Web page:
Good fantasy movies are so rare nowadays. They’re either pretentious and slow-moving indie productions or crappy mainstream blunders. Big Fish is not just a great fantasy movie, it’s a triumph of creativity and pure joy of life. It’s not encumbered by norms and customs, freely blending comedy, drama, and action into one potent mix. We will be following Will Bloom, a young man determined to find out whether all the stories his dying father ever told him were true. And Mr. Ed Bloom did have some outrageous stories to tell.
So, as you can see, at the heart of this movie is again a father-son relationship. Coming to grips with the way life inevitably unfolds is also connected with memories of those precious childhood moments. What is fact and what is fiction? And does it really matter if something isn’t true if it can make the people around you happy without doing them any harm? Speaking of memories, I vividly remember the first time I watched this movie back in 2003. At that time, I was quite narrow-minded when it comes to genres.
And I’ll admit it, I found the entire fantasy genre along with dramas and romance movies to be quite boring. I wanted monsters, explosions, spaceships, and raunchy comedies. However, one person convinced me to check out Big Fish and I freaking loved it. It literally changed how I feel about movies and opened my eyes to a whole new world. A whole new world… Big Fish is a movie based on a 1998 novel of the same name written by Daniel Wallace. And it’s directed by none other than Tim Burton.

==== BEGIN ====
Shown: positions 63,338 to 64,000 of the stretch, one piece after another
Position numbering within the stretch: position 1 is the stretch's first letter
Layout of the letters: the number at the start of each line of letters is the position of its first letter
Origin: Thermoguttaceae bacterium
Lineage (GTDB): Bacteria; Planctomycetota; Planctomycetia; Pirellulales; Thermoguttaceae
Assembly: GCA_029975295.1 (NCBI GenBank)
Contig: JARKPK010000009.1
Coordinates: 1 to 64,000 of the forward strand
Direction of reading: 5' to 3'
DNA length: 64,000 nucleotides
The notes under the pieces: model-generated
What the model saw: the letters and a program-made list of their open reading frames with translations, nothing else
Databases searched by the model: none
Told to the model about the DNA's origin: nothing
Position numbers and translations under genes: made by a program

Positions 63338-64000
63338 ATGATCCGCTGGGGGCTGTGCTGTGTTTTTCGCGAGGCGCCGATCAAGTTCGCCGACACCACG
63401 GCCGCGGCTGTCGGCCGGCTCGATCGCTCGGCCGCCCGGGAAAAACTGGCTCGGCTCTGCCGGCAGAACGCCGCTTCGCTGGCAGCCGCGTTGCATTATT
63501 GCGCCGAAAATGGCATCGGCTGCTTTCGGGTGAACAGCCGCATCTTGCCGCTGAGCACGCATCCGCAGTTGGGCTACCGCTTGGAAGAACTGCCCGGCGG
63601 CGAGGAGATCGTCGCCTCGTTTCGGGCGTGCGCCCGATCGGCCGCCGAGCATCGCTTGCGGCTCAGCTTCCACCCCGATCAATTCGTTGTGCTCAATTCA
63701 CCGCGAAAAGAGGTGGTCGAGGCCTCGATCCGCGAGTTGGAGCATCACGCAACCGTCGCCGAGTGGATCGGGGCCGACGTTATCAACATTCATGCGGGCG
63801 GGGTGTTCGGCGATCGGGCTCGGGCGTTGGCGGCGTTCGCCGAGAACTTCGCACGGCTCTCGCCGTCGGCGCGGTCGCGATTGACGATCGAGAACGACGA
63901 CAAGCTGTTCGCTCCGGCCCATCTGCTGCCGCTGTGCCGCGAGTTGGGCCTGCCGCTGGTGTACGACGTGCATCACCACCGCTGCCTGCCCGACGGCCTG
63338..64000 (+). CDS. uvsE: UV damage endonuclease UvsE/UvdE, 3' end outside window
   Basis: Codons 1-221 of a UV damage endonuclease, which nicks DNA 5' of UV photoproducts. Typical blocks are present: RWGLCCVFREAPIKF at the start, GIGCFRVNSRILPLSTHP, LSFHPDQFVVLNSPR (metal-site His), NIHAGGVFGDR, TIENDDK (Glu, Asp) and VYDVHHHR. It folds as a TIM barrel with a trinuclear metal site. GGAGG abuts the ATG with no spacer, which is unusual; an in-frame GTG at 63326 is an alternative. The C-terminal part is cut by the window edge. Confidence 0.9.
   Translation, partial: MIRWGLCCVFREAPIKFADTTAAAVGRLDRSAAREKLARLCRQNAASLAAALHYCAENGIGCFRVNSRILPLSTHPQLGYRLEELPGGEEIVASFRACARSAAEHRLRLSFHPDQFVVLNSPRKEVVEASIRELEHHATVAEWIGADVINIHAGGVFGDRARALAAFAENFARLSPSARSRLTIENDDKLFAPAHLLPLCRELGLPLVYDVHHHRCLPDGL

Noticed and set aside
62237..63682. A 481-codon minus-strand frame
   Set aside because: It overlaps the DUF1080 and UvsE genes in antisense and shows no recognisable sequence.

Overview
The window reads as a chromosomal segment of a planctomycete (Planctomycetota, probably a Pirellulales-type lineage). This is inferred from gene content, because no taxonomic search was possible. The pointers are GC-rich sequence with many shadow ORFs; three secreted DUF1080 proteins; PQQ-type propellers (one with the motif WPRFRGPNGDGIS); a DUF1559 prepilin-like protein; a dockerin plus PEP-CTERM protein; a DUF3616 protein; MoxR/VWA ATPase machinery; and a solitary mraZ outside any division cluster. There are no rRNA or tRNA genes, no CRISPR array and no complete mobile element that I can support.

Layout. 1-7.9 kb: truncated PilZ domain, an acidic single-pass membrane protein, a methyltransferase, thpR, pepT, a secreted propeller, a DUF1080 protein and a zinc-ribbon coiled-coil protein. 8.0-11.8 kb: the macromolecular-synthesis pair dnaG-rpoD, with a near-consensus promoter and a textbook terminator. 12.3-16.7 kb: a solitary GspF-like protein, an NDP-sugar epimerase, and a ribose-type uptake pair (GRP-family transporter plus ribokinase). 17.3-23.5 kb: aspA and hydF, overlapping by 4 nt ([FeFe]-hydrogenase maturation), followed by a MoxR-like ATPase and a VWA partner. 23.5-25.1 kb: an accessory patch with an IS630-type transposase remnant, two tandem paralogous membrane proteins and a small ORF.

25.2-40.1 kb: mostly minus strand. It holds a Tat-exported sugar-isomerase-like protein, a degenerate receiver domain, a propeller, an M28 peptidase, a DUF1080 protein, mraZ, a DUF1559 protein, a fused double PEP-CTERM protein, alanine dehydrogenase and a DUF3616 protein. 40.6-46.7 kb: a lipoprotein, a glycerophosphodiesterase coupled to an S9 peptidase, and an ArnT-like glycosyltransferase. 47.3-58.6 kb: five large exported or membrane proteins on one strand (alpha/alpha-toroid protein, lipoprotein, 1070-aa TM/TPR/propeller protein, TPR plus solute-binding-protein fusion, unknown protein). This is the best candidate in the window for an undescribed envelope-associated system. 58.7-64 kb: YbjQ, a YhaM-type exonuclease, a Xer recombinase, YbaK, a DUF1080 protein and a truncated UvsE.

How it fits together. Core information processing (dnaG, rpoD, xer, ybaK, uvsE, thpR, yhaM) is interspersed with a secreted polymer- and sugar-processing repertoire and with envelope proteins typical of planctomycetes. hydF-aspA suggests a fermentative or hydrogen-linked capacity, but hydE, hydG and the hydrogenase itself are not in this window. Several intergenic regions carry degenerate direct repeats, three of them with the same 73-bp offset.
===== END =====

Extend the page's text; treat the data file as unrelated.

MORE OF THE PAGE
It features stunning visuals which combine practical effects and CGI in the best possible way. After all, the budget for the movie was a hefty $70 million. I seem to be skipping these short summaries in every other movie but I think you don’t need them. Me going over the main story is not the thing that’s going to convince you to watch this beautiful movie. This is why I tried to be as honest as I could be without coming off as pretentious. You can say the same thing about this movie. It explores complex subjects with the wisdom of the old man and the curiosity of a child. And the narrative is so different from all the other movies currently on offer that it’s positively refreshing.
It’s definitely style over substance but it still manages to offer a comprehensible and engaging main story. It feels like an adventure for adults who perhaps lost that childish spirit somewhere along the way to adulthood. I know I did. So, if you want to find that “joie de vivre” or just forget about the “real world” for two hours, do check out Big Fish. Finally, I must mention Ewan McGregor’s stellar performance. There are not a lot of actors who could play this type of role so perfectly. And the rest of the cast also did a terrific job.
In case you’re wondering, Matthew McGrory who plays Karl the Giant is the tallest man on Earth. Standing at 7 ft 6 in (2.29 m), he also holds the records for biggest feet and longest toe. Matthew sadly passed away in 2005, just two years after making this movie. He was 33 years old. So remember to dream while you can and don’t take anything tragically. It’s all a fucking game so you might as well enjoy it.
Director: Tim Burton
Writers: Daniel Wallace, John August
Cast: Ewan McGregor, Albert Finney, Billy Crudup, Jessica Lange, Helena Bonham Carter, Steve Buscemi
Fun Facts: Before Tim Burton took over, Steven Spielberg was the original director with Jack Nicholson in the lead role.